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  • By Dr Lucy Morgan, Lancaster University Management School
  • In Blog
  • Posted 21/07/2020

Lancaster University Management School use WITNESS to investigate the provision of enhanced emergency health care at night by North West Air Ambulance (NWAA). In this guest blog, Dr Lucy Morgan explains the challenges faced by NWAA and how predictive simulation is being used to model future operational decisions.

NWAA are a charity funded organisation that provide enhanced emergency healthcare interventions throughout the Northwest of England. With advanced medical expertise and specialist equipment, they effectively bring A&E to the scene of an emergency. They can also facilitate the rapid conveyance of patients to hospital when required. At present the charity has six assets, three air ambulances (helicopters) and three rapid response vehicles (RRVs) and attend over 2,000 missions each year.

Dr Lucy Morgan, Dr Roger Brooks and Dr Dave Worthington, a team of operational researchers from Lancaster University Management School, constructed and validated a predictive simulation model of the current NWAA operational system using data from the Helicopter Emergency Medical Service (HEMS) database. This model was then used to consider the prospective performance of a single air ambulance vs. a single rapid response vehicle during the hours of darkness. Data from the North West Ambulance Service (NWAS) was used to infer the number of missions NWAA might expect to see during these periods. NWAA were involved throughout the modelling process, from conceptual model building to the generation of experimental scenarios.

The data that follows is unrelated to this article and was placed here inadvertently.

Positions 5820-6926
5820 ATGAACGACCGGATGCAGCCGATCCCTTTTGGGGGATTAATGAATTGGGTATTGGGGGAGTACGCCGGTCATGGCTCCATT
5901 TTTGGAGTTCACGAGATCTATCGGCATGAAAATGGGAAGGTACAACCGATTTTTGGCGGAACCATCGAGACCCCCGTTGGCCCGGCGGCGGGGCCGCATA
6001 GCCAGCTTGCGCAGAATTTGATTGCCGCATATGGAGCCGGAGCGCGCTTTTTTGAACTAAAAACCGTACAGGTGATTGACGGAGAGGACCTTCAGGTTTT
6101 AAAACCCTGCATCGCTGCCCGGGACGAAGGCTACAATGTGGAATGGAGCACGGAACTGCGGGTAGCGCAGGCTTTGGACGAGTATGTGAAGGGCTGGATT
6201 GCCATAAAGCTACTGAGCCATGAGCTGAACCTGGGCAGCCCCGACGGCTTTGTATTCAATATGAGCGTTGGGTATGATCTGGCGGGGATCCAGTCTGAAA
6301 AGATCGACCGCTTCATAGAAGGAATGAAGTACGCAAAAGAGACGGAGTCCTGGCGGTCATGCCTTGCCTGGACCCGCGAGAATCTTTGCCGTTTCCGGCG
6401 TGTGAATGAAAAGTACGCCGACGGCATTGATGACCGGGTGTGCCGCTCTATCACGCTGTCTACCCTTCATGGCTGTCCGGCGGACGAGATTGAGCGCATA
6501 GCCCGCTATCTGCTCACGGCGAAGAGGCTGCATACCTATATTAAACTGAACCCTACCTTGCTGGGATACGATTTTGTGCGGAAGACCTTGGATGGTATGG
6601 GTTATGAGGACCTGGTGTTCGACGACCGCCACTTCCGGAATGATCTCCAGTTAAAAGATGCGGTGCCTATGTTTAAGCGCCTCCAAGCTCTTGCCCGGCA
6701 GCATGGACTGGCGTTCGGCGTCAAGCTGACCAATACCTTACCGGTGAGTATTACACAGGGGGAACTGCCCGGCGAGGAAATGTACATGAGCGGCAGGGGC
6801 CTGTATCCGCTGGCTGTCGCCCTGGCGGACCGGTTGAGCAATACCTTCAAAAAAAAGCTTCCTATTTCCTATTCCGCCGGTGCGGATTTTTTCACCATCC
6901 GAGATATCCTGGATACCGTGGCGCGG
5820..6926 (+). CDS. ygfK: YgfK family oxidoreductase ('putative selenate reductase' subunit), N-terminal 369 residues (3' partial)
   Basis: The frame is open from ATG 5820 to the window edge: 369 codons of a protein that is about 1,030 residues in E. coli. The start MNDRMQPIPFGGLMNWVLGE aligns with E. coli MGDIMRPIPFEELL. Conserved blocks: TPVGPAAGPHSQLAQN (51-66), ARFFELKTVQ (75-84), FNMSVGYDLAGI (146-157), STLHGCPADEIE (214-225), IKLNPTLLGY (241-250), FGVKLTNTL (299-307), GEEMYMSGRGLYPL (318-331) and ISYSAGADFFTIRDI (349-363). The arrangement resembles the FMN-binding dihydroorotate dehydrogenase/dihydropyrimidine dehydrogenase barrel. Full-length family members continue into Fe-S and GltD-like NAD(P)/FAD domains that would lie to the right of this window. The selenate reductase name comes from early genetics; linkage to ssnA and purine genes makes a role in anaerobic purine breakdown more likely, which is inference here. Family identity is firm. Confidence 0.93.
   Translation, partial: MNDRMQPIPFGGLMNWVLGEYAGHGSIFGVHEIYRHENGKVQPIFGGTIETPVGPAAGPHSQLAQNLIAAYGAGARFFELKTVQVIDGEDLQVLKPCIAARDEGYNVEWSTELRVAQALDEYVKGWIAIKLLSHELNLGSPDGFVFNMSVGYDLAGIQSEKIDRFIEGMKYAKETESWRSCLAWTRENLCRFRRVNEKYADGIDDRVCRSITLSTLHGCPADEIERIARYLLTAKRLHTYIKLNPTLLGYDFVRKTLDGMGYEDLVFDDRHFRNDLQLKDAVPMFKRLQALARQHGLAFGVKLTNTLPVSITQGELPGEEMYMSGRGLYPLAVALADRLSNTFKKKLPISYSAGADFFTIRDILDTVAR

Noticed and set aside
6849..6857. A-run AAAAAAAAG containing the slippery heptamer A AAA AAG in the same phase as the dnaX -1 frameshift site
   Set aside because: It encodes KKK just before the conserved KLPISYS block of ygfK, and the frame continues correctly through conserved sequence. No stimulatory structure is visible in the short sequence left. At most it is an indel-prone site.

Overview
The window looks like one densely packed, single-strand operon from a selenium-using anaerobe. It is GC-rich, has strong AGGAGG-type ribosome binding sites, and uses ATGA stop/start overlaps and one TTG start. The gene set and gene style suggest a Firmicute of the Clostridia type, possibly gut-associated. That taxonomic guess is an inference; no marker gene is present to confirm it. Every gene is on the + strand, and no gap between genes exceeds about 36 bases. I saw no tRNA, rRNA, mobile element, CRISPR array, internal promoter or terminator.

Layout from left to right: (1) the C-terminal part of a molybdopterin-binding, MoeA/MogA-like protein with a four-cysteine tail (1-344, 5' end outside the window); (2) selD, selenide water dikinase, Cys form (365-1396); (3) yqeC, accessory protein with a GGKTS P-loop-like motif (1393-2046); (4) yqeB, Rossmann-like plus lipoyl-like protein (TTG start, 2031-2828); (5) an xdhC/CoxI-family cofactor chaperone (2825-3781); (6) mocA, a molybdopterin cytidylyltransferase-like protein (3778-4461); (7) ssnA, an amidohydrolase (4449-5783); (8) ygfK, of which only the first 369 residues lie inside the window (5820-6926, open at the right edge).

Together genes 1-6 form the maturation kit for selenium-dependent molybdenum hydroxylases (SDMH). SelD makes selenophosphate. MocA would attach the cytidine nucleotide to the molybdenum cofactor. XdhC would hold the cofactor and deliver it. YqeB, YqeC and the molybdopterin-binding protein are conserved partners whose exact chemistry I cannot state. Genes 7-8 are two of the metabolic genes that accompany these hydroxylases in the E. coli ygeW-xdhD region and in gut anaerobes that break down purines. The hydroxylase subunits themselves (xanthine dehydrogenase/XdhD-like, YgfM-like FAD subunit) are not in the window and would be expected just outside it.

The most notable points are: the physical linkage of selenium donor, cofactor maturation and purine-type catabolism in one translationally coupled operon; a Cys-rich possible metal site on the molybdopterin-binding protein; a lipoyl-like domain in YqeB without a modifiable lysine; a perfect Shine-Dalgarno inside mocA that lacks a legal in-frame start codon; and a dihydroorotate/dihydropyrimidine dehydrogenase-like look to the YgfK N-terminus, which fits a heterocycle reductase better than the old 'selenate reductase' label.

At present NWAA helicopters do not have the capability to fly at night. The investigation was therefore a prospective study to illustrate to NWAA the number of incidents they could expect to attend if they were to invest in a new asset with this capability. It would also compare this performance to the provision possible with one of their current rapid response vehicles. During the winter months, shorter daylight hours limit the hours of enhanced emergency healthcare NWAA can provide. One investigation therefore considered the impact of NWAA working 8AM-8PM (as they do in the summer) all year round.

Following this initial investigation, NWAA trialled missions during the hours of darkness using a rapid response vehicle. Although the trial was cut short due to the change in demand caused by the global COVID-19 pandemic, initial indications supported the findings of the investigation. A longer trial using a rapid response vehicle during the winter months of 2020 is currently under consideration by NWAA. This would see a health care team on duty up until 8PM throughout the year, regardless of the levels of light. Lancaster University will continue to work with NWAA to analyse the results of this trail and to consider further operational decisions, such as the optimal location of the rapid response vehicle.

"By creating a predictive simulation model, we hope to enable NWAA to respond to more emergency situations in the future, I would to thank Lanner for enabling us to use WITNESS throughout the project, and for their support and interest in this work." - Dr Lucy Morgan


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